Hypocrite much?

Maybe I’m being too hard on my craft friends. Maybe they honestly don’t know. Maybe they genuinely think NYF’s is a craft product; a real beer. Tough questions, but the fact is that now we’re faced with a decision, aren’t we? Either continue to feed the NYF’s frenzy despite the facts or stop trashing all other FMBs as crap. Fair is fair, after all. 

For the record, I don’t honestly care one way or the other. Anyone who knows me personally knows that I advocate for drinking whatever you want to drink regardless of who makes it, where it’s made or whether it meets some arbitrary criteria to be considered “craft” or “authentic” or safe to drink without running the risk of having your craft beer snob license revoked. For crying out loud, drink what you like, but while you’re at it don’t be hypocritical about it, people. 

Maybe it’s time you give that Bud Light Mang-o-Rita another shot though since, you know, you’re into alcopops now and they’re way cool.

Monday, February 02, 2015

Craft Beer Under Attack? Part One of Many ...

Many apologies for the lengthy hiatus on the blog, folks, but life has a tendency to do that from time to time. I will endeavor to post more frequently, assuming I think there's fodder for doing so. Speaking of fodder for doing so, I'm sure most have seen Budweiser's latest commercial which aired during the 3rd quarter of last night's Super Bowl game? If not, click the link below and watch it. This is my response to the debacle that followed and continues to smolder in social media circles today. I have secured my fate as a sellout and a soulless shill now, I'm sure. Here is the comment I posted on Facebook earlier today and the link to the entire conversation as well:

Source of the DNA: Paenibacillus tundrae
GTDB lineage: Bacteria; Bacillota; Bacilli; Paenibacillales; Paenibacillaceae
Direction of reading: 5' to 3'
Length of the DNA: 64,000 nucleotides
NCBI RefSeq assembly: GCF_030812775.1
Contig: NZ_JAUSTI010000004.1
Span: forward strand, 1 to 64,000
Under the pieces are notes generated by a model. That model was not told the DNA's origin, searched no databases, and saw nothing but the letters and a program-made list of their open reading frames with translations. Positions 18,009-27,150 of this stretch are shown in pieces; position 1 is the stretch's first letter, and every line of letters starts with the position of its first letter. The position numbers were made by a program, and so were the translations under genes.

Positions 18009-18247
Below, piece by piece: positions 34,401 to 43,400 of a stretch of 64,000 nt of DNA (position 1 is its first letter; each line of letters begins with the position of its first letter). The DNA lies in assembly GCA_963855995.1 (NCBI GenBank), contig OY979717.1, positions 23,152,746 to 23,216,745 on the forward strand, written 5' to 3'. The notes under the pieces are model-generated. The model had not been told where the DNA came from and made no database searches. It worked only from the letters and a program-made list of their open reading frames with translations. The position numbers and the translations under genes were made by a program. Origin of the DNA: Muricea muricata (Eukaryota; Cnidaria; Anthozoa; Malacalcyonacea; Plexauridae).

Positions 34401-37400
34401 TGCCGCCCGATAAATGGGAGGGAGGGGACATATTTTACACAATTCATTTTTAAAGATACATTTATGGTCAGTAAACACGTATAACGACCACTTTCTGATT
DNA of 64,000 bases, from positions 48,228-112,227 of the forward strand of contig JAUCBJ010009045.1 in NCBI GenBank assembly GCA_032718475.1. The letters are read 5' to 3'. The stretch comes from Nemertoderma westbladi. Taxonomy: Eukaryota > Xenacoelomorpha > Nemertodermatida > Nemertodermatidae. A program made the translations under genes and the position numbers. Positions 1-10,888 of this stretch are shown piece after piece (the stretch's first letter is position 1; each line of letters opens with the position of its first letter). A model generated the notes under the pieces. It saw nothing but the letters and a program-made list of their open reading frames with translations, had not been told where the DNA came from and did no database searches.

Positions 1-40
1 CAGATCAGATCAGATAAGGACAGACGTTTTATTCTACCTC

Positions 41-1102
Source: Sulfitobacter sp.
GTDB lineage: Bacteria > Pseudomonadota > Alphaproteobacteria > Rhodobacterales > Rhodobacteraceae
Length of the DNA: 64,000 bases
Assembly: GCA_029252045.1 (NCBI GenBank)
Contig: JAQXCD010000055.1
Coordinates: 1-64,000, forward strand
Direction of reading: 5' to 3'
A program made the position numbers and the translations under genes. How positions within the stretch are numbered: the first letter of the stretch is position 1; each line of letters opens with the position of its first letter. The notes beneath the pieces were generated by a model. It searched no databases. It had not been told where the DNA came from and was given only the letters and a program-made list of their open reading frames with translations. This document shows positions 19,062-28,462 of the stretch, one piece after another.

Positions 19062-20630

"Okay, this is turning into a real brouhaha, isn't it. There are some intrinsic problems with the commercial, undoubtedly, but on the other hand I think it's hilarious to see the beer snobs being poked at a little bit. After all, douchery needs to be tamped down wherever it is found and it is found far too often in craft beer circles these days. I should know; I'm a recovering douch. After feverishly scouring the douch-laden beer rating sites for affirmation, some observers have brought up the fact that Elysian - having just been purchased by AB InBev - has brewed a "pumpkin peach ale" and using this particular reference in a Budweiser commercial must be, de facto, hypocritical since both brands are owned by Ab InBev. Really? This is a BUDWEISER commercial, not a commercial for AB InBev's entire portfolio people. Take a marketing course and discover what branding is and you'll realize that companies with a large portfolio position brands against each other all the time in order to target the desired demographic and/or customer base ... even brands within the same book. I know your delicate sensibilities are bruised, people, but whether you like it or not this was more about drawing a contrast between what Budweiser is and is happy to be and what craft beer is and is welcome to be. They're not meant to be compared and contrasted within the same category or with the same sensory "fussiness" warranted by the greater complexity and variety found in craft beer. In other words, Budweiser AS A BRAND is okay with beer geeks constantly exclaiming that it is fizzy, yellow, watery whatever ... that's not Bud's demo. Further, the commercial did not state, or even imply, that a "pumpkin peach ale" is bad, per se. The message was intended, in my opinion, to convey that beers like that are fine for the demo they're brewed to appeal to but they're not for everyone. I agree with that. Those who got their panties in a wad because Ab InBev "insulted" craft beer are narrow-minded and myopic. Ab InBev did NOT insult craft beer here; they demonstrated that BUDWEISER isn't craft beer and the brand is more than okay with that. So what? Apples to oranges, folks. Finally, coming back around to the beerdouchery I'm so fed up with ... I think the real takeaway from this is that it proves the snobs can dish it out with Imperial Black Rye Habanero IPA-fuled fervor, but they can't take it. Oh, and if I'm right, comments will ensue below to prove my point."